2. William Wellman, A Star Is Born
  3. Sidney Franklin, The Good Earth
  4. William Dieterle, The Life of Emile Zola
  5. Gregory La Cava, Stage Door

Rankings (films):

  1. The Awful Truth
  2. A Star Is Born
  3. Stage Door
  4. The Life of Emile Zola
  5. The Good Earth

My Vote: Leo McCarey, The Awful Truth

Recommendations: The Awful Truth is one of the all-time great comedies. And if you like comedy, it is an essential film. A Star Is Born is an essential story, and I think people ought to see at least one version of it. I prefer this version and the ’54 version, the way I tell people to see Pygmalion and My Fair Lady. Stage Door is a great ensemble film, and mostly starring women at that. Which also makes it appealing. The Life of Emile Zola won Best Picture and is worth seeing for that alone. But it’s also an engaging biopic and part trial film. And you know how we feel about trial films here. And The Good Earth is worth it because it’s a classy (and to date, pretty much the only) adaptation of  book most people read in high school. It’s the kind of movie where you can see it and not read the book and mostly know what you’re talking about.

The Last Word: I say it’s McCarey here. Wellman is a perfectly acceptable alternate. I’d like to see people want to vote for Wellman on strength of film over the fact that he never ended up winning one (since, the way I’m doing this run through is not taking into account the future, and not let the past supercede the category itself). I could understand if people wanted to vote Dieterle, even if I think the effort feels pretty standard. And Franklin I guess might work, but I’d need to see that person had actually watched all five nominees and carefully considered the decision before they did it and aren’t doing it just to do it like a lot of people do. Though, it’s Best Director 1937. Most people haven’t seen any of these, and a lot of people would just vote McCarey because The Awful Truth is entertaining, because he won and because it’s the only film they actually saw here and liked. I doubt there’s a lot of Dieterle or Franklin voting going on.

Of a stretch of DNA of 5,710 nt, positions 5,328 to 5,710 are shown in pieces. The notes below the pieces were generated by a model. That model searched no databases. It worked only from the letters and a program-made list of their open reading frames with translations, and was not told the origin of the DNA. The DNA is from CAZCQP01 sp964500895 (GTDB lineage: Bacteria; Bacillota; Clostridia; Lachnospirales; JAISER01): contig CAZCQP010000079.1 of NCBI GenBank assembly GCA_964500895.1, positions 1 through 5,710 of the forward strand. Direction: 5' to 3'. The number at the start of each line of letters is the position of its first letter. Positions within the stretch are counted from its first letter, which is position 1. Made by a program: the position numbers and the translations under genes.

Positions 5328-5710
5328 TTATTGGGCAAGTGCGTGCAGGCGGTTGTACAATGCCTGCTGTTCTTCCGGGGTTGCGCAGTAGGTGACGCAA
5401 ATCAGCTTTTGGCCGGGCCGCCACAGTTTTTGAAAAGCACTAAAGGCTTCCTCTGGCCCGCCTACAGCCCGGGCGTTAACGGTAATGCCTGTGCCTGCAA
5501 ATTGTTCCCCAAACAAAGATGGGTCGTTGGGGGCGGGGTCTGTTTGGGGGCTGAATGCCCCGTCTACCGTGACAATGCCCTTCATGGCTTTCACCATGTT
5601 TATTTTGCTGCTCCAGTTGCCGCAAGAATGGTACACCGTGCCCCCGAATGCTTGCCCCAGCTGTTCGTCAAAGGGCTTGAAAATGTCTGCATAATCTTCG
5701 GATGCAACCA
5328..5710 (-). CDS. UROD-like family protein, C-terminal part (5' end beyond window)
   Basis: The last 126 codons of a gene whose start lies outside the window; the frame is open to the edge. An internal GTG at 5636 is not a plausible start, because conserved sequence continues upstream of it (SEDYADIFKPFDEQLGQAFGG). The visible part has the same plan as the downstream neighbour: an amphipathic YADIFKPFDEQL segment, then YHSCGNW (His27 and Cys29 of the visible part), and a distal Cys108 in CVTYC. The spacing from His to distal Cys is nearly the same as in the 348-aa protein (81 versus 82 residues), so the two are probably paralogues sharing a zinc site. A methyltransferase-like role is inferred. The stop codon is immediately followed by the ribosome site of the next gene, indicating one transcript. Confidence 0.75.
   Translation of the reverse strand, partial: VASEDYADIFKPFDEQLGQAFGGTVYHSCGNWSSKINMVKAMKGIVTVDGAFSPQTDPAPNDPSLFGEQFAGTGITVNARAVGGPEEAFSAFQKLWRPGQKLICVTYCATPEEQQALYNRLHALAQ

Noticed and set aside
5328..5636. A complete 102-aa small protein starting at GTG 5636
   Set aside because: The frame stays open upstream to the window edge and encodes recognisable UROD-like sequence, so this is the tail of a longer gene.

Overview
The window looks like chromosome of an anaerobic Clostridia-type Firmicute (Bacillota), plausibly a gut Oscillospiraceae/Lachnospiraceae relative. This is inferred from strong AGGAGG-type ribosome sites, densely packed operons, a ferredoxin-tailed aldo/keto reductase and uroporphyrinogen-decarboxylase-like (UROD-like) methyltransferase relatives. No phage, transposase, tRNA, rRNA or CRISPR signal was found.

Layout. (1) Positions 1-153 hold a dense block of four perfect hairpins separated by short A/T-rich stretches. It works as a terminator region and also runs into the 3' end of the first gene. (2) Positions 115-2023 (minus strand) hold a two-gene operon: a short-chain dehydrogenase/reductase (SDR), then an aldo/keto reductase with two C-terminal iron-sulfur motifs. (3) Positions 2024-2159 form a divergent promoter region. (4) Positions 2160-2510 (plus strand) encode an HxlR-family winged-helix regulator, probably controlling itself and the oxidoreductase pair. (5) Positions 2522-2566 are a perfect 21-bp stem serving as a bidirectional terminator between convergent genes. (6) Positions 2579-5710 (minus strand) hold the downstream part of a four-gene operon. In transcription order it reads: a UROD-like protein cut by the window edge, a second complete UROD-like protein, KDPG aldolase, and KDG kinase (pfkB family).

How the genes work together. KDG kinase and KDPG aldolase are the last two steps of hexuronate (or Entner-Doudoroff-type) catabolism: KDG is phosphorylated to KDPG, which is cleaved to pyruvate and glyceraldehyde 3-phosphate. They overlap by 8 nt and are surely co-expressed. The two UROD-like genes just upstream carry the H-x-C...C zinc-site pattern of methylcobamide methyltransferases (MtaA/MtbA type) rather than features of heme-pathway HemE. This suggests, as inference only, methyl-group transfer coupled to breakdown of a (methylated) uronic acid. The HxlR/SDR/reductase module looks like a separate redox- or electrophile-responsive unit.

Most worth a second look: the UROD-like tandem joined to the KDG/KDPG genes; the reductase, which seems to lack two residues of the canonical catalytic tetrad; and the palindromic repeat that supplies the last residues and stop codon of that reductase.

– – – – – – – – – –

– – – – – – – – – –

1938

Frank Capra, You Can’t Take It With You

Michael Curtiz, Angels with Dirty Faces

Michael Curtiz, Four Daughters

Norman Taurog, Boys Town

King Vidor, The Citadel

Analysis:

You Can’t Take It With You is almost the forgotten great Capra film. It always seems to get squeezed between It’s a Wonderful Life and Mr. Smith Goes to Washington and Mr. Deeds Goes to Town and It Happened One Night. Those always get mentioned first. For good reason. But it’s not like this film is any worse than those others.

This is very much in the Capra formula. Jimmy Stewart and Jean Arthur wanna marry. He comes from a family of uptight bankers (his father is played by Edward Arnold, one of the many Capra stalwarts in this film), and she comes from a family of eccentrics. Her father, Lionel Barrymore, has a house of creative types, who pretty much do what they want, when they want, and nobody works. Arthur is worried his family won’t approve of hers, and they’re worried how the two families, who are polar opposites, are going to react to one another. Hilarity ensues, and it ends with a moving message about love for one’s friends and a sense of optimism. You know, Capra.